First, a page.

Knowing which server you want to connect to leaves just a few lines of code to write. In addition to writing the Connect behavior, you need to import some namespaces to make referring to sockets and endpoints shorter, and you can add fields and constructors to hold information about the server to which you would like to connect. Listing 1 contains the class stub, imports statement, a constructor, and the Connect method.

Listing 1: The Class Stub and Connect Method.

Imports System
Imports System.Net
Imports System.IO
Imports System.Text
Imports System.Text.ASCIIEncoding
Imports System.Net.Sockets
Imports System.Configuration
Imports System.Resources


Public Class FtpClient

    Private FRemoteHost     As String  = "127.0.0.1"
    Private FRemotePath     As String  = "."
    Private FRemoteUser     As String  = "anonymous"
    Private FRemotePassword As String  = "anonymous@nowhere.com"
    Private FRemotePort     As Integer = 21
    Private clientSocket    As Socket  = Nothing
    Private response        As String

    Public Sub New()
    End Sub

    Public Sub New(ByVal remoteHost As String, ByVal remotePath _
                   As String, _
    ByVal remoteUser As String, ByVal remotePassword As String, _
    ByVal remotePort As Integer)
        FRemoteHost     = remoteHost
        FRemotePath     = remotePath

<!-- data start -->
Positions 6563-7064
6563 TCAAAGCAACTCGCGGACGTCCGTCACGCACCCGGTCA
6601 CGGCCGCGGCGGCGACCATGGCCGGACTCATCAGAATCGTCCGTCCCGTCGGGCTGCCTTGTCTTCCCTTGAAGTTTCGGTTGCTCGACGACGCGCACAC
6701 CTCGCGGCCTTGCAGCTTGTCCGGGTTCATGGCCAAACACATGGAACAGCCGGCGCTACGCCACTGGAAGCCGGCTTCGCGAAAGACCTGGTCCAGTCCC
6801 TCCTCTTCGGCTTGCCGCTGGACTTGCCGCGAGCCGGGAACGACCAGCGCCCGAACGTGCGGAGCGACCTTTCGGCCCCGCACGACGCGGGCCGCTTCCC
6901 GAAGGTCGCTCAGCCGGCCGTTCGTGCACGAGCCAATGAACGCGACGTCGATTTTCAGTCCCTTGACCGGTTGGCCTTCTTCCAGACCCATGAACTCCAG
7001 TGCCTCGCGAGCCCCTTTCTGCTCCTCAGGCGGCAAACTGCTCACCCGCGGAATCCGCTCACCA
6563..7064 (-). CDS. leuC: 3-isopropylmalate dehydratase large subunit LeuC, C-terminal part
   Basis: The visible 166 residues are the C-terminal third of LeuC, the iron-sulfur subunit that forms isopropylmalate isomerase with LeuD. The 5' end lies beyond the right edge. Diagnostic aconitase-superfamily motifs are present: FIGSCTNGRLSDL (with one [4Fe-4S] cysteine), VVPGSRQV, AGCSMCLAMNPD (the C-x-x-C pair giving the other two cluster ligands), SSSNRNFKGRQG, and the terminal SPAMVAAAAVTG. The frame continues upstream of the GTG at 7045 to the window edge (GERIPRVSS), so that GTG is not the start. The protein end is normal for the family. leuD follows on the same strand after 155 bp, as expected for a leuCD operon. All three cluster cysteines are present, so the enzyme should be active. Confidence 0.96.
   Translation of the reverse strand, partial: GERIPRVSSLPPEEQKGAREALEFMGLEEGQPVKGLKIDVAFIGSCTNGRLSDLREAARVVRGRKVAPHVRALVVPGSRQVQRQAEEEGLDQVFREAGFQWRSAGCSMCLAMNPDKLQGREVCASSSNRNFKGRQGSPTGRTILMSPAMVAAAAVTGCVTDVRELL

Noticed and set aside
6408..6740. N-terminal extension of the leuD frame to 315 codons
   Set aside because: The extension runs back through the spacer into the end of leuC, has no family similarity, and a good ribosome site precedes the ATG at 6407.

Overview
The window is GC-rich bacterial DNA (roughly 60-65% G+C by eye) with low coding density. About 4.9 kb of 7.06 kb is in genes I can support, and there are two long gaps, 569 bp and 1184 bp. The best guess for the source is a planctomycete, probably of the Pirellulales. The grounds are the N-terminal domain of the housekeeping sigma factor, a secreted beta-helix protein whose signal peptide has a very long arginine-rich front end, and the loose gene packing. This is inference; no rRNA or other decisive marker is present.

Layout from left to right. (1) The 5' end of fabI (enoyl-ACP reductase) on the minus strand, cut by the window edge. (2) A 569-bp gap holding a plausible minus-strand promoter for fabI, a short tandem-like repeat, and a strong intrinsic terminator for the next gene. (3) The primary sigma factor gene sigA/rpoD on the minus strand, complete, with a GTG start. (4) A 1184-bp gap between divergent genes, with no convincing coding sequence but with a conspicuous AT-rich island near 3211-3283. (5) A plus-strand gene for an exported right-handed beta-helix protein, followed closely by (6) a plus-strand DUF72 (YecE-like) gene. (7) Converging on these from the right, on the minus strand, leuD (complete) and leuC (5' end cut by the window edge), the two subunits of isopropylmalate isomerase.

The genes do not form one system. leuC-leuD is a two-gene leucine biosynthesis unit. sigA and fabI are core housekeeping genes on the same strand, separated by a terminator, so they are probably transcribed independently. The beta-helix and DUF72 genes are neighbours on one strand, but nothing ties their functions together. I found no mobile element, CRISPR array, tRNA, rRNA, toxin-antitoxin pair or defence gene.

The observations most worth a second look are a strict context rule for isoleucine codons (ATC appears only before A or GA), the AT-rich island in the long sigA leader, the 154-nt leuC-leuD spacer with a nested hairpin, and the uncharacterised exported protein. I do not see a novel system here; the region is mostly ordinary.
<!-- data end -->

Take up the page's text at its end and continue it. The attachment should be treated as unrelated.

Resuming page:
FRemoteUser     = remoteUser
        FRemotePassword = remotePassword
        FRemotePort     = remotePort
    End Sub


    Public Sub Connect()
        clientSocket = New Socket(AddressFamily.InterNetwork, _
        SocketType.Stream, ProtocolType.Tcp)
        Dim endpoint As IPEndPoint = _
          New IPEndPoint(Dns.Resolve(FRemoteHost).AddressList(0), _
                         FRemotePort)

        Try
            clientSocket.Connect(endpoint)
        Catch ex As Exception
            Throw New IOException("Connect failed", ex)
        End Try

        ReadResponse()
    End Sub

You can look up information about each of the imported namespaces in the help documentation. The fields represent information about the server, an instance of the Socket class, and a field to hold data you received from the FTP server. The parameterized constructor (Sub New) initializes the server fields. You also provide default values for testing. (If you implemented an IconfigSectionHandler, then you could code the default constructor to read the server fields from a .config file.)

The method you want is Connect. Connect creates an instance of a socket. The parameters you use are needed for FTP, but you can use the same socket class to connect using other protocols like UDP (User Datagram Protocol) or IPX (Internetwork Packet Exchange). (UDP is commonly used in games to send data without waiting for a response, and IPX is an older Novell netware protocol that is also commonly used in older multiplayer games and with Novell networks.)